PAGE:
Web 2.0 & Alternative Methods of Online Music Rights Management
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Often the first answer to the question of why DRM is to prevent copying. If the person answering truly believes this they have been misinformed. Frequently how ever if you press the person saying there is not a DRM example out there that has had any effect on copying they give a different answer.
SAGE Reference - Beyond Napster: Popular Music and the Normal Internet
They say DRM is 'to keep honest users honest'. The DRM security model, is that there is a sender and there is the attacker who is also the intended recipient of the message, in other words George Lucas sells you a star wars DVD and on that star wars DVD is an encrypted blob that when mated with the right algorithm and the right key will turn into a movie that is probably best watched in Italian.
You can pretend that its opera and not listen to the dialogue. And George Lucas can't sell you a DVD unless he provides you with that key and that mechanism to decrypting it because other wise its just a drink coaster other wise it has no retail value. It has no utility value. So as a consequence every one who buys a DVD, every one who receives an encrypted piece of media for which they are the intended recipient, must have a mechanism on hand to unblock it, otherwise its of no use to them.
DRM therefore relies on the idea that while your device is playing some one else's media or in possession of some one else's secret that your device will stop listening to you and stop allowing you to examine its workings and only allow the remote party to control and set policy on it. A technically sophisticated user can always find a mechanism to extract the secrets.
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Can always find a mechanism even if they can not extract the secrets to save back the clear text, both of these techniques have been used very effectively. Because of this DRM systems are broken in minutes, hours, some times months but never any longer than that because they are grounded on some thing that is scientifically bankrupt, the idea that you can keep a secret from some one from whom you have told the secret.
Fairplay -- Apples iTunes software. Apples iTunes DRM is the least restrictive technology out there in that it allows you to use up to five mac and burn to CD.
Web 2.0 & Alternative Methods of Online Music Rights Management
Microsoft and some other companies want to be able to use the fairplay format, but Apple will not licence it. Windows Media DRM is designed on the assumption that it will be cracked and must be constantly updated. The Guardian reports that backing up your files, reformatting your hard drive, then copying the files back over only to find your music no longer works , with Windows Media DRM. Windows Media DRM fails to prevent copying as there are freely available software out there but why bother, you do not need special software, there is a step by step guide assuming you still have Windows Media Player 9, I still have it on my computer.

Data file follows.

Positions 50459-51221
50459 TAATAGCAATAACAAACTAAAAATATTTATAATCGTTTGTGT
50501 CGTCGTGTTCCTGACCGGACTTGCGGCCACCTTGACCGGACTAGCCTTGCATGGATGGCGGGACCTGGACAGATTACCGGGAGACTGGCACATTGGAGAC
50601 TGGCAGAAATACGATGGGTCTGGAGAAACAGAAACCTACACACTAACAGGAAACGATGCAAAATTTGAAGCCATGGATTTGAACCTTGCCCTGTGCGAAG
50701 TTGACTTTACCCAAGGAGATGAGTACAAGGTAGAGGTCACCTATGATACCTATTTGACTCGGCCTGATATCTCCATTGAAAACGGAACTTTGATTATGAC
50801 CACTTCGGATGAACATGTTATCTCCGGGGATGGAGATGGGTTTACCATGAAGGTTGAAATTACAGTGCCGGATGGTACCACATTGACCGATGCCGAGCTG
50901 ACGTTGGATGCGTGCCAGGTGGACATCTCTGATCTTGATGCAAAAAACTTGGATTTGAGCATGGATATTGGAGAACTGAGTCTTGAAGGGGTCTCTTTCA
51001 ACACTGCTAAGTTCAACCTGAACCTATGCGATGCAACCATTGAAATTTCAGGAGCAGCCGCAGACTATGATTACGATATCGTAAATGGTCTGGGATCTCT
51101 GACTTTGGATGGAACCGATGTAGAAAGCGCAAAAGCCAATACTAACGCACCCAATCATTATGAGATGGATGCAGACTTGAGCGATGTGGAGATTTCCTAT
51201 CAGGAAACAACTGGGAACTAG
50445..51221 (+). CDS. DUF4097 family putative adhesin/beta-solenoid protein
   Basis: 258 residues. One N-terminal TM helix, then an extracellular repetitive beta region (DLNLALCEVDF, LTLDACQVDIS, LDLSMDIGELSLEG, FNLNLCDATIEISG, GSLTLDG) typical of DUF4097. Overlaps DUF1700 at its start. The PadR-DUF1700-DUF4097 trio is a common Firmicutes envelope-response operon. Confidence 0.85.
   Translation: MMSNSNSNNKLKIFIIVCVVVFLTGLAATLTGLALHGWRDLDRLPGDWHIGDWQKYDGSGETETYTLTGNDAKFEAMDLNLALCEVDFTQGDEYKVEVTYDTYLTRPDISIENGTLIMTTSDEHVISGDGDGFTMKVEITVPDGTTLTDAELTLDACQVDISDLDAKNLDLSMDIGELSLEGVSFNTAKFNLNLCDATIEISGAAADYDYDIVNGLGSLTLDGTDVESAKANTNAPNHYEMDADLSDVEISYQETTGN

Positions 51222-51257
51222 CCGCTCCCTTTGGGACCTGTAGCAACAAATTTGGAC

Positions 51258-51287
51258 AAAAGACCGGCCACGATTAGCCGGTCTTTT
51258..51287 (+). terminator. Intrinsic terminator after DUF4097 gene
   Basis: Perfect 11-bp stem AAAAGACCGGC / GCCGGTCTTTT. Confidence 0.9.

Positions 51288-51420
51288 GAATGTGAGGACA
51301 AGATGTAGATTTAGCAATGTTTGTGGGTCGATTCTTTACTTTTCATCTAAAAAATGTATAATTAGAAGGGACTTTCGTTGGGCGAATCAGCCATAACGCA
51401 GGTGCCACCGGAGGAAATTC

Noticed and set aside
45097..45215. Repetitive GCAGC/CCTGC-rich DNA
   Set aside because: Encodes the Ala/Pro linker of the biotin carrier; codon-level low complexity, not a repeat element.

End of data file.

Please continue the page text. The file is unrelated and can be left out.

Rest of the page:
Yahoo Music chief Dave Goldberg has said Record labels should try selling music online without copy protection. Rights management restrictions have created a barrier for consumers, he said, making it a hurdle to transfer music to portable devices, and creating incompatibility between music services and MP3 players. Music is never going to be protected, and anybody who tells you that is not being honest. Yes, you can put up speed bumps, but the people who really want to steal music are going to steal it.
So you're just making it hard for people who want to do the right thing to get the music they legitimately purchased on the devices and services that they want. This provides a large major label catalogue that Mac and Linux users can use.
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RealNetworks' CEO Rob Glaser told the Guardian in an interview with Kate Bulkley on May 11 that the music industry erred in allowing Apple to create devices that used a closed digital rights management system. It has been on the receiving end of a lot of bad publicity and some court cases because the software badly compromised the security of any computer running Windows that had such a CD placed in its CD drive at any time in the past.
This received a vast amount of press coverage.
Groklaw page on Sony DRM issues and litigation. Only if you placed the CD in the drive and allowed it to run its hidden software would it prevent some software but not all. If you want the prize for the most low tech solution gaffer tape defeats Sony DRM. Googles DRM does not prevent copying, it took one day for the first program to come out that cracked Google Inc. Adobe's PDF format includes options that request that the PDF viewer does not allow printing or viewing the file on a different machine than the one encoded in the file. How secure is PDF.
There is no technical reason why a DVD bought in America can not be played in Britain other than a flag on the disc that says certain DVD players should not allow it. Because the DRM on DVDs has been publicly broken, the film industry does not want that to happen again, and they are backing Blu-ray as the most secure system. Blu-ray enables the encryption to be changed so that if or when it's broken, it isn't broken forever. Mobile operators, music organisations deem that there is a need for simplification of rights clearance and that national fragmentation is a major inhibitor of Europewide content services.
For ISPs and digital media organisations private copy levy regimes are increasingly burdensome and with the increased use of DRMs and associated Technological Protection Measures, levies are no longer justified. Representatives of the film and video industries argue that remuneration of right holders should depend on individual contractual arrangements. Licensing for online exploitation is also hampered by potential conflicts with rights already granted for other forms of exploitation.
Access to premium content is deemed critical for the development of new content services and platforms.